[edit] Calculating a full Long Count date

As stated, a full Long Count date not only includes the 5 digits of the Long Count, but the 2-character Tzolk'in and the 2-character Haab' dates as well. The 5 digit Long Count can therefore be confirmed with the other 4 characters (the "calendar round date").

Taking as an example a Calendar Round date of (Long Count) 5 Kib' (Tzolk'in) 14 Yaxk'in (Haab'). One can check whether this date is correct by the following calculation.

It is perhaps easier to find out how many days there are since 4 Ajaw 8 Kumk'u, and show how the date 5 Kib' 14 Yaxk'in is derived.

9 × 144000 = 1296000
12 × 7200 = 86400
2 × 360 = 720
0 × 20 = 0
16 × 1 = 16
  Total days = 1383136 k'in

[edit] Calculating the Tzolk'in date portion

The Tzolk'in date is counted forward from 4 Ajaw. To calculate the numerical portion of the Tzolk'in date, we must add 4 to the total number of days given by the date, and then divide total number of days by 13.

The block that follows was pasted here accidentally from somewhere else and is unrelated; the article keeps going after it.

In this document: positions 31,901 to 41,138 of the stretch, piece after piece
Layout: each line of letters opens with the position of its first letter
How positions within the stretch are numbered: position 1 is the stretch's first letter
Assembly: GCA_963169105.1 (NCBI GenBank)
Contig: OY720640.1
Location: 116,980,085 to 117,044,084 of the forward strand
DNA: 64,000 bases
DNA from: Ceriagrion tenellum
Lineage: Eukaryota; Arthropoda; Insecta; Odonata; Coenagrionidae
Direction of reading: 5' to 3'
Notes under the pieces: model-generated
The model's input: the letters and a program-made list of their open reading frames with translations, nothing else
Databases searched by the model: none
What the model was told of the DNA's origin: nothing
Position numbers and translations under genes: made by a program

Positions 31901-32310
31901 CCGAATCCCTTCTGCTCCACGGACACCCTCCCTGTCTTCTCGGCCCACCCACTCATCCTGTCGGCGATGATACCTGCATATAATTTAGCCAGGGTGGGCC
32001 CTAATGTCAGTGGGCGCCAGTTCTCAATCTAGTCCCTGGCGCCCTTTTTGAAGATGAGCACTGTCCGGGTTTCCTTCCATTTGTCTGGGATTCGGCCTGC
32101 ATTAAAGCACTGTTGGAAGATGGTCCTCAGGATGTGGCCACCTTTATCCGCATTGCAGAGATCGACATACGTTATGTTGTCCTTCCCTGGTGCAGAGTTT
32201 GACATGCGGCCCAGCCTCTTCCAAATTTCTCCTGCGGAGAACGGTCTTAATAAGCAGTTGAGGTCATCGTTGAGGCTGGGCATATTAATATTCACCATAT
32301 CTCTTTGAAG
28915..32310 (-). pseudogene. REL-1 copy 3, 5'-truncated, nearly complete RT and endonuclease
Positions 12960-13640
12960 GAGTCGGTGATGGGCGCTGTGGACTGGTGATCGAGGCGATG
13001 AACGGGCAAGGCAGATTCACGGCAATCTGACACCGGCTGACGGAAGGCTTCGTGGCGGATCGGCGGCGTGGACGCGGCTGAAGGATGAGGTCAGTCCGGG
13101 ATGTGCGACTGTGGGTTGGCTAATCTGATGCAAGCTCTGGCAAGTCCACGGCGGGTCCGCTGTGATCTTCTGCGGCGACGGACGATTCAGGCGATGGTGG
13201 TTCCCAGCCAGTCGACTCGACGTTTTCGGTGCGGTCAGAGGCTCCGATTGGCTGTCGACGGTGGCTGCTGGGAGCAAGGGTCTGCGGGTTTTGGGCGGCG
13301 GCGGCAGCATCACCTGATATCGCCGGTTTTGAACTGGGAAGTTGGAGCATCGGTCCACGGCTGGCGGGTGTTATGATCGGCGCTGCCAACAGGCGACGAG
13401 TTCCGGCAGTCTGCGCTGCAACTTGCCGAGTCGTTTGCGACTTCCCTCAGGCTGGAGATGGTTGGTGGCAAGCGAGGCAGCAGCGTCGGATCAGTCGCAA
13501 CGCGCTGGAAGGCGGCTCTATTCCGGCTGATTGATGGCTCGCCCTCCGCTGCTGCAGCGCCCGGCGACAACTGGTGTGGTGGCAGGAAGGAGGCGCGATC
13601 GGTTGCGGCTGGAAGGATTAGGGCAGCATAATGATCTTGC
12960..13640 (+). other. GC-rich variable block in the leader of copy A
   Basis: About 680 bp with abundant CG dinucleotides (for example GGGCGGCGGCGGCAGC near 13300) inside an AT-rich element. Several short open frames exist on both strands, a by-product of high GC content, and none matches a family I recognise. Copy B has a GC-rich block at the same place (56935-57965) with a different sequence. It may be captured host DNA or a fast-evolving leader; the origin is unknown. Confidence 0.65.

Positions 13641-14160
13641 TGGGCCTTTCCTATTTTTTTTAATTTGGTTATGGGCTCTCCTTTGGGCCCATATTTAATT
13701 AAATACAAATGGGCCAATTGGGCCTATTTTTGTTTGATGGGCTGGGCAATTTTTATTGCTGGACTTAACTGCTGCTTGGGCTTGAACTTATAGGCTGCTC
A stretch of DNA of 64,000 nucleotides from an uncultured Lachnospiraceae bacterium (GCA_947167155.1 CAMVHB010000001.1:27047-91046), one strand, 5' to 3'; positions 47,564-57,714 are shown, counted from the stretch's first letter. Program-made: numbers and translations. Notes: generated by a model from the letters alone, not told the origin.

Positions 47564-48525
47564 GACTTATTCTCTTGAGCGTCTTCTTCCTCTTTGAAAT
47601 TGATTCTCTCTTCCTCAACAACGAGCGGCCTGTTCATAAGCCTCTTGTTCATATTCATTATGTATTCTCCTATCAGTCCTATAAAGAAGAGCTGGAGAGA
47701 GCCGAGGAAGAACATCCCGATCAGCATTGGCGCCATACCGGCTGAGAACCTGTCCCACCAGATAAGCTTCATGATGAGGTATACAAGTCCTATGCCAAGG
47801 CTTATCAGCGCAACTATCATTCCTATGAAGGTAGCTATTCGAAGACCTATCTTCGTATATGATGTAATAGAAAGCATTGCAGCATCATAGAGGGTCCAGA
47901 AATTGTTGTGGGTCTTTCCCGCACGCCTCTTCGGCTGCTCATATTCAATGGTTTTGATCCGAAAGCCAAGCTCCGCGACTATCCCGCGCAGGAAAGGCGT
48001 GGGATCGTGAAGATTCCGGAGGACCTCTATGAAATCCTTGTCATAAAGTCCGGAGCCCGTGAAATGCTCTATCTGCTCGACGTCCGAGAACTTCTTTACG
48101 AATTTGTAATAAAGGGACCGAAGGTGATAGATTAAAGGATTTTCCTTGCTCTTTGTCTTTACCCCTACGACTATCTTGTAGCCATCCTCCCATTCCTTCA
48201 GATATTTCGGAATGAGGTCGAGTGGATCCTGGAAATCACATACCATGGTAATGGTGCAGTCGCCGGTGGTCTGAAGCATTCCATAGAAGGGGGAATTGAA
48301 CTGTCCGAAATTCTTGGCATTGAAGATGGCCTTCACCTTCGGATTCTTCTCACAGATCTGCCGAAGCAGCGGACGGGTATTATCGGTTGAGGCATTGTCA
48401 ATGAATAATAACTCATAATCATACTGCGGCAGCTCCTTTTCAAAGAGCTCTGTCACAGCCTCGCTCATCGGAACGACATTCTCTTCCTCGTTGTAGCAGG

(4 + 1383136) / 13 = 106395 and 5/13

This means that 106395 whole 13 day cycles have been completed, and the numerical portion of the Tzolk'in date is 5.

To calculate the day, we divide the total number of days in the long count by 20 since there are twenty day names.

1383136 / 20 = 69156 and (16/20)

This means 16 day names must be counted from Ajaw. This gives Kib'. Therefore, the Tzolk'in date is 5 Kib'.

[edit] Calculating the Haab' date portion

The Haab' date 8 Kumk'u is the ninth day of the eighteenth month. Since there are twenty days per month, there are eleven days remaining in Kumk'u. The nineteenth and last month of the Haab' year contains only five days, thus, there are sixteen days until the end of the Haab' year.